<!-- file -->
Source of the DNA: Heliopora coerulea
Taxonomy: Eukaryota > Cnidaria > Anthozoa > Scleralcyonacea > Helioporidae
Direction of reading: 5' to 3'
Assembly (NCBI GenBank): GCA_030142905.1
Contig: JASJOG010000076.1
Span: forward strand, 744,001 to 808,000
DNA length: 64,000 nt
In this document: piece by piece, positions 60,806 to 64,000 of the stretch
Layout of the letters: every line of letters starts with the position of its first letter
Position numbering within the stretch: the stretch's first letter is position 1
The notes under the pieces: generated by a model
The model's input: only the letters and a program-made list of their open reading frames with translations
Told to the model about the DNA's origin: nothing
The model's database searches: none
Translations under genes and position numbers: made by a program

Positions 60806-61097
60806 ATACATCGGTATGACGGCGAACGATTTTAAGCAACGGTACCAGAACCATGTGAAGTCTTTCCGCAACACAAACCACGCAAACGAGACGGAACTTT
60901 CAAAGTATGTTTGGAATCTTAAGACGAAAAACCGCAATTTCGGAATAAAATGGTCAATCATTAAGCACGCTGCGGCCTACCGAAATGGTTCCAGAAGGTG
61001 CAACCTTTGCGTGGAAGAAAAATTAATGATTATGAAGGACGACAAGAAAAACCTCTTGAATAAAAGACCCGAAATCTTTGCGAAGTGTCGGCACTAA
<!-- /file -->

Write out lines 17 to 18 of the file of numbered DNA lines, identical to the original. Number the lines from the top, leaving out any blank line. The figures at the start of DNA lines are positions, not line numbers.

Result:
60806 ATACATCGGTATGACGGCGAACGATTTTAAGCAACGGTACCAGAACCATGTGAAGTCTTTCCGCAACACAAACCACGCAAACGAGACGGAACTTT
60901 CAAAGTATGTTTGGAATCTTAAGACGAAAAACCGCAATTTCGGAATAAAATGGTCAATCATTAAGCACGCTGCGGCCTACCGAAATGGTTCCAGAAGGTG